The Adapted Mind


Barkow, Cosmides, and Tooby


Science, evolutionary psychology

Recommended by Eliezer Yudkowsky (see below).

Ratings, awards, mentions and recommendationsEdit

Yudkowsky's recommendationEdit

Books of knowledgeEdit

After The Moral Animal comes The Adapted Mind, brought to you courtesy of Jerome Barkow, Leda Cosmides, and John Tooby, and brought to me courtesy of Paul Hughes (he sent me a copy as a birthday present). If you're already familiar with evolutionary psychology, this book won't rock your world to its foundations - but it'll be fun to read. (At least, if you're familiar enough with cognitive science to understand it. This is not an introductory-level book. It took me a month to read it, and my ordinary speed is around a book a day.) The book is a collection of chapters by specialists in various fields of evolutionarily grounded cognitive science; the authors listed are simply the editors.

The most wonderful chapter was definitely The Psychological Foundations of Culture, by Leda Cosmides and John Tooby. To describe the forces that generate a culture, you need to describe the evolution of the psychology that composes the culture, the environment and cultural environment that created the selection forces that drove the evolution, not to mention the evolution of the cultural memes themselves. So they did. It's all in here. All the interactions. All the causality. Laid out in neat little paragraphs.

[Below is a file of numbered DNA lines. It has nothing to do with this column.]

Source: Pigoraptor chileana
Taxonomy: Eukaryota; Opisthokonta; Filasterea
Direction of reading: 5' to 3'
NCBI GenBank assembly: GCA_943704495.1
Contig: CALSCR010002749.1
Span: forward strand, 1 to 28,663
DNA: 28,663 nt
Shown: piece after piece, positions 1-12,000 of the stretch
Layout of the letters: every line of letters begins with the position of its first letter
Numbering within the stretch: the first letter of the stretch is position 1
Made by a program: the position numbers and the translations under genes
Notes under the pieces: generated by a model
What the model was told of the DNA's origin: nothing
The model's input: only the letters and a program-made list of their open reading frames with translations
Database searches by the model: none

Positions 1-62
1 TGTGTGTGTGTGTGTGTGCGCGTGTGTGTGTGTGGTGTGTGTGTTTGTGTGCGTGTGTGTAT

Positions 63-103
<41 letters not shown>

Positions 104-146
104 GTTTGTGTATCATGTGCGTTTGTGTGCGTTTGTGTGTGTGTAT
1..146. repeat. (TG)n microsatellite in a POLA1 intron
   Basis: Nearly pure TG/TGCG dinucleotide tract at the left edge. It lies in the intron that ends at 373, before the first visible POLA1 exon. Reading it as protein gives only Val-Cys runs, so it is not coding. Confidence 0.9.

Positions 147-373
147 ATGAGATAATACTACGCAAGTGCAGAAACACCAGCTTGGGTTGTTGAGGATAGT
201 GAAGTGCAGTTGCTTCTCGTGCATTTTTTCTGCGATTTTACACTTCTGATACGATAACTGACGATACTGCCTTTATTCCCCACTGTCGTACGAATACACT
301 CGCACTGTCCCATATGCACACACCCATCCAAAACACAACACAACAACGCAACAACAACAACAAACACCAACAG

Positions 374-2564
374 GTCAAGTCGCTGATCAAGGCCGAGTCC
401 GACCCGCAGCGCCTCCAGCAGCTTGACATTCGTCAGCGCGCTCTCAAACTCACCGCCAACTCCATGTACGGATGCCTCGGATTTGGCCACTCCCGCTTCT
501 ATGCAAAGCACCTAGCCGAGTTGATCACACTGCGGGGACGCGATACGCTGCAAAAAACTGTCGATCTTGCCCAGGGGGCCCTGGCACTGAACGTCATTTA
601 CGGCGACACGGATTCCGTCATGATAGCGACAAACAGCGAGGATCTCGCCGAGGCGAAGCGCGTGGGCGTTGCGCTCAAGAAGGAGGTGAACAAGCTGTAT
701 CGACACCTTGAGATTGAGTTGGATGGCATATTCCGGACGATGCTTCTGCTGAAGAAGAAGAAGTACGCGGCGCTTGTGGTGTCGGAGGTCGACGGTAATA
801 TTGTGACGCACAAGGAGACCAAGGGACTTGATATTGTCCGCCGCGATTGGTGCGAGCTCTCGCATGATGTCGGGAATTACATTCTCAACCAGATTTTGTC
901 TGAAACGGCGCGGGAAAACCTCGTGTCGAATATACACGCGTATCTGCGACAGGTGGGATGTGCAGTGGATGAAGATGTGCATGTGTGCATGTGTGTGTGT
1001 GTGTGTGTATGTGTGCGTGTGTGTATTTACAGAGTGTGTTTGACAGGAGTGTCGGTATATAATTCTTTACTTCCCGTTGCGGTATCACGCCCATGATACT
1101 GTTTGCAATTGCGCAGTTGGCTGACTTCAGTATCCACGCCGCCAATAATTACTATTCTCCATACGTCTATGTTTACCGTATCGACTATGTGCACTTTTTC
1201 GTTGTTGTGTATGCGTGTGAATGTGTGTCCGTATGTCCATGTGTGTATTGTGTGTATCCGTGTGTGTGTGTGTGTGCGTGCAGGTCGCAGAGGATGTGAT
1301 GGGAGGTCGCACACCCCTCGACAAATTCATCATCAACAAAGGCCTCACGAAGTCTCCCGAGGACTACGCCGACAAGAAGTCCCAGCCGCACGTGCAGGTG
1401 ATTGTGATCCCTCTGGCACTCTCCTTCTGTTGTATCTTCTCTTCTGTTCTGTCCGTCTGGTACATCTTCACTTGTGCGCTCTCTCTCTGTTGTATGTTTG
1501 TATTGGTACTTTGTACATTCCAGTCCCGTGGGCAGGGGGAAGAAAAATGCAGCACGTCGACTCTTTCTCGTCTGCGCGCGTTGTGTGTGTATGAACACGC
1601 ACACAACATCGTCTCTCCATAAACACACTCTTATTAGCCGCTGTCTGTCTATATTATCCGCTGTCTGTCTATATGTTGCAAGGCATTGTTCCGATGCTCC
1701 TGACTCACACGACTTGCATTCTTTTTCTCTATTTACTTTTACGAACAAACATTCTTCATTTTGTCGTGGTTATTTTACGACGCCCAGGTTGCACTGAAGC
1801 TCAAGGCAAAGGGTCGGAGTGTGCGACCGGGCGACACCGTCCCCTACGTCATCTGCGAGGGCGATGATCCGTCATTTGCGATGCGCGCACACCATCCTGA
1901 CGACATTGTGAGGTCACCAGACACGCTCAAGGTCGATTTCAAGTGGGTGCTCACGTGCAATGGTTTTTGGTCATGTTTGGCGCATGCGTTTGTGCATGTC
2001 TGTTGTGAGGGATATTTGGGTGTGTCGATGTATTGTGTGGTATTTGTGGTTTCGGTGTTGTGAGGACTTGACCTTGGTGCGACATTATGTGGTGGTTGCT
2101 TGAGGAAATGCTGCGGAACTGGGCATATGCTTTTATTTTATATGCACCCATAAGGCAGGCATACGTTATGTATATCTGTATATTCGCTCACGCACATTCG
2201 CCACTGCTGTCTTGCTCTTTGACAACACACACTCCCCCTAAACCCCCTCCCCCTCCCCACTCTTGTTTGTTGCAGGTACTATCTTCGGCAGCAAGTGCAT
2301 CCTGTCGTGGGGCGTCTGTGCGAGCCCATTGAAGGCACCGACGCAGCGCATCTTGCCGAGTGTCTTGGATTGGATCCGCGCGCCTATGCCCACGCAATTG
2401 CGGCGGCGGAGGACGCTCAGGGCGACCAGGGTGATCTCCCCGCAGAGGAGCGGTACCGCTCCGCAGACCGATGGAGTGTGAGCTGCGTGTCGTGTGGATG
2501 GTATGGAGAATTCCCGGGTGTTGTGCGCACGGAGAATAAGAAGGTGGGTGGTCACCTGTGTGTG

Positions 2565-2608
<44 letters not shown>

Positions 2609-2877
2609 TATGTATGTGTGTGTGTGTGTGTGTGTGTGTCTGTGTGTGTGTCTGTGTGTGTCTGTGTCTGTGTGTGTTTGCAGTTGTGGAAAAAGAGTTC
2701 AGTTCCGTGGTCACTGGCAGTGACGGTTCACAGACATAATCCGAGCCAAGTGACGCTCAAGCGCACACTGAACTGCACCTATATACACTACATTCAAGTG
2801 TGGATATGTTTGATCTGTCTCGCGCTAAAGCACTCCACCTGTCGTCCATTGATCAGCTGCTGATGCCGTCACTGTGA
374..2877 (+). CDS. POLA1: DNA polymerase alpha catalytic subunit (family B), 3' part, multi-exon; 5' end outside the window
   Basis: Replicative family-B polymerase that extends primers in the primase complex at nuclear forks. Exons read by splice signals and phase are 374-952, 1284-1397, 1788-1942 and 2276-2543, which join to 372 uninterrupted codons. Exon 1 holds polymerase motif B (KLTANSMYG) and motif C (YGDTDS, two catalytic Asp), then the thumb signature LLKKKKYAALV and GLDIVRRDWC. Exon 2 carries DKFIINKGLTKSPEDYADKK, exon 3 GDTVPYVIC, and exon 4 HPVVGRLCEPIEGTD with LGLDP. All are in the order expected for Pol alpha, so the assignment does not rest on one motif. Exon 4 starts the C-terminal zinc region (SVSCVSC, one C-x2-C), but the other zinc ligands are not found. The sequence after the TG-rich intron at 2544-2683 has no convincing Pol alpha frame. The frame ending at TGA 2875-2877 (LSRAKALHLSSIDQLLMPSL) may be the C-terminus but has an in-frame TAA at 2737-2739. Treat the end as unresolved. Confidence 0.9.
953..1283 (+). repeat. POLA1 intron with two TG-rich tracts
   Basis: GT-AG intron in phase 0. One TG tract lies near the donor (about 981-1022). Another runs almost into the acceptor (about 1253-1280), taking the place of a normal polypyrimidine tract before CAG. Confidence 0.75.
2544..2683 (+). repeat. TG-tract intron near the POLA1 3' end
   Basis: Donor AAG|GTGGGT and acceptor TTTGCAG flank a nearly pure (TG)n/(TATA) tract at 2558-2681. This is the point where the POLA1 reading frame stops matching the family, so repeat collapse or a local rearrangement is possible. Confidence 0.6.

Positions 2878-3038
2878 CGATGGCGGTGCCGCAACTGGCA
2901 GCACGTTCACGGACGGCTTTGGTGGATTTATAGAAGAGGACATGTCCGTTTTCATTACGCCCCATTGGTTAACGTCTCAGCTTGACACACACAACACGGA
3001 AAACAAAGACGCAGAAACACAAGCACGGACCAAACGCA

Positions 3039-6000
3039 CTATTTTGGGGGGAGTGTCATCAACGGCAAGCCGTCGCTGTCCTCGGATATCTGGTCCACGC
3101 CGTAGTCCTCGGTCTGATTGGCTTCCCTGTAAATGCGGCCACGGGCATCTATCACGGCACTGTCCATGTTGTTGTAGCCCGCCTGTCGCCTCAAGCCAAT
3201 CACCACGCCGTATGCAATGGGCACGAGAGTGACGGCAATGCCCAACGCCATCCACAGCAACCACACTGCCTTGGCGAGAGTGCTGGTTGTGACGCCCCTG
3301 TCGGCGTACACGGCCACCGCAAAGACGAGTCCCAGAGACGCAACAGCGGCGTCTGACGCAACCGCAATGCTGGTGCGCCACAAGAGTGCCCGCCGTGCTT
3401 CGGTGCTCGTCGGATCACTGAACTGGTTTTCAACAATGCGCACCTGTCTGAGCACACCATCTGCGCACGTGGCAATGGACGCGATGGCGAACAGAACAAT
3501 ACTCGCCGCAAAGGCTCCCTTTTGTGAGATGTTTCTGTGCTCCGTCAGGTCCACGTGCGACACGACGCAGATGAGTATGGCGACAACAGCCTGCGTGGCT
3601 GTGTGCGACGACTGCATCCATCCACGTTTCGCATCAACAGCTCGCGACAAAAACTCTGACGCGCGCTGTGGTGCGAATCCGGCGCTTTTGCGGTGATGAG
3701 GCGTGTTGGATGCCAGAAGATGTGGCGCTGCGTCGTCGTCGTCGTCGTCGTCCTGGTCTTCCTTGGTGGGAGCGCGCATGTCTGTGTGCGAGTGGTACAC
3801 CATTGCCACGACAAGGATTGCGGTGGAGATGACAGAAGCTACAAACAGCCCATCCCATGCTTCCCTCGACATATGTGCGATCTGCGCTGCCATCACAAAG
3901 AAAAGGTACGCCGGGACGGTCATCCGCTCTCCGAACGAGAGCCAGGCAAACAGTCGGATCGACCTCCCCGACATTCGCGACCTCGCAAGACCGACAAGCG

There's also an amazing little gem about the human visual system. Why is the sky blue? Yes, because the air scatters blue light - but why does the sky look blue? Why do we see blue as a pure, beautiful color? Would any sky look the same to the creatures that evolved underneath it? Why are there three types of cones (color receptors) in the retina, and not four or two? Why those three cones? And why is purple the strangest of all colors?

Why are flowers pretty? What makes a landscape interesting?

To find out, you'll just have to read the book.

Links and referencesEdit

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